“The what?” you say. I must admit I’m guilty, too. I had to look it up.
In a nutshell, the Wilmot Proviso of 1846 was a failed attempt in the US Congress to ban slavery in the western territories the US obtained as a result of the Mexican-American War. It was just this type action that paved the way for the American Civil War in 1861.
The proviso was named for David Wilmot, the Congressman from Pennsylvania who introduced it on August 8, 1846. The proviso was a rider on a $2 million appropriations bill three months into the Mexican-American War. The bill passed in the House of Representatives but failed in the Senate.
Perhaps in the southwestern US states, the Mexican-American War is taught in elementary and high schools, but it was my experience in North Carolina that the two-year war in the 1840s was just mentioned in passing. Or perhaps I just wasn’t paying attention. Anyway, I had to do some research to find the details of the Wilmot Proviso.
The Missouri Compromise of 1820 prohibited slavery in the remaining Louisiana Territory above the 36th parallel, 30 north latitude line. The “compromise” was that Missouri was admitted to the Union as a slave state at the same time Maine was admitted as a free state.
The controversy over the annexation of the Republic of Texas enters into the story, as did New Mexico and California, which had been captured by the US during the Mexican-American War. After substantial land area gains by the US early in the war, Congress started setting its sights on more expansion from the Atlantic to the Pacific.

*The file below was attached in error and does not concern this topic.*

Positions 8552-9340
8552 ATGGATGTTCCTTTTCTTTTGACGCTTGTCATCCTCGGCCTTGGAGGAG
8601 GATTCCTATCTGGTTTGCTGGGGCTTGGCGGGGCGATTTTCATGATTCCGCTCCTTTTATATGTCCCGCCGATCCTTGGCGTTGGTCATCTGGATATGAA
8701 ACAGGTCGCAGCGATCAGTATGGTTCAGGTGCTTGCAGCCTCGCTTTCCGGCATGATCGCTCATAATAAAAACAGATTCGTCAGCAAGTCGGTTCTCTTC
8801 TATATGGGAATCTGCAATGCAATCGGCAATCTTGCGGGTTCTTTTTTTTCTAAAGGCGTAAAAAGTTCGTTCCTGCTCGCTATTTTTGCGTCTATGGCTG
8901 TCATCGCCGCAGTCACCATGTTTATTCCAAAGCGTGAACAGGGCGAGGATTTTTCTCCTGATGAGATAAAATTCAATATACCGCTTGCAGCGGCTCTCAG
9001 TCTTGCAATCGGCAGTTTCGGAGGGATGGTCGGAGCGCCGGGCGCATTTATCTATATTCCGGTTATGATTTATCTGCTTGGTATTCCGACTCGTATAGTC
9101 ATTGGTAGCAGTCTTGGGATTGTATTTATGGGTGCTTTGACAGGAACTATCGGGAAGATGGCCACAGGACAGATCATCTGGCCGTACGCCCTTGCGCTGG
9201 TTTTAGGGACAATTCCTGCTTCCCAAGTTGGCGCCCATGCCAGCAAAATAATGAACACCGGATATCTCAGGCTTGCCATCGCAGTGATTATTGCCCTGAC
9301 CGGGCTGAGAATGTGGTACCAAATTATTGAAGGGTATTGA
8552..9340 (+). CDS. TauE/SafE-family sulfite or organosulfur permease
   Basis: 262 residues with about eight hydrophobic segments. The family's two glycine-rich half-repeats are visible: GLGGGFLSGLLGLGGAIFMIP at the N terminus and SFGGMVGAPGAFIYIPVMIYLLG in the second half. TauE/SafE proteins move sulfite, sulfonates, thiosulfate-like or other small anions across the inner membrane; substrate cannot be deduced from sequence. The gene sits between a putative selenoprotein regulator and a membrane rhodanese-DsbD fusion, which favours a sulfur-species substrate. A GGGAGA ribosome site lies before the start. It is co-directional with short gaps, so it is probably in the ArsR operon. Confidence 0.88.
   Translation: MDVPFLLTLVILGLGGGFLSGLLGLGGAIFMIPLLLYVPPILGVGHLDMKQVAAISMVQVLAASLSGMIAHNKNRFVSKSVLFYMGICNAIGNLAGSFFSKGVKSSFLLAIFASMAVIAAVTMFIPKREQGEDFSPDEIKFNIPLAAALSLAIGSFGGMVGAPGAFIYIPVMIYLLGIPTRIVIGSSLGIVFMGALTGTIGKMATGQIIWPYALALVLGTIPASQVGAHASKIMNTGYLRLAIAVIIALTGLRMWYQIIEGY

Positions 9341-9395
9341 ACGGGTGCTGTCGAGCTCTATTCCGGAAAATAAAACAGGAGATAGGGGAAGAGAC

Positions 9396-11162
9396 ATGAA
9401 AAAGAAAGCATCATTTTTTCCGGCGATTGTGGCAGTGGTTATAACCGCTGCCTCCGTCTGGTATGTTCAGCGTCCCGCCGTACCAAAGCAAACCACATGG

Slavery was a hot button issue and Democrats and Whigs (the two main political parties in the US at that time) tried to keep it out of national politics. There was no way to avoid it, however. It was the proverbial “elephant in the room.”
There was disagreement within the Democratic Party over the way Martin Van Buren had been denied the party’s nomination for US President in 1844 when southern delegates uncovered an old convention rule that required a nominee to receive a two-thirds vote by delegates. (I didn’t take time to thoroughly research that. I’m sure there’s more to the story than meets the eye.)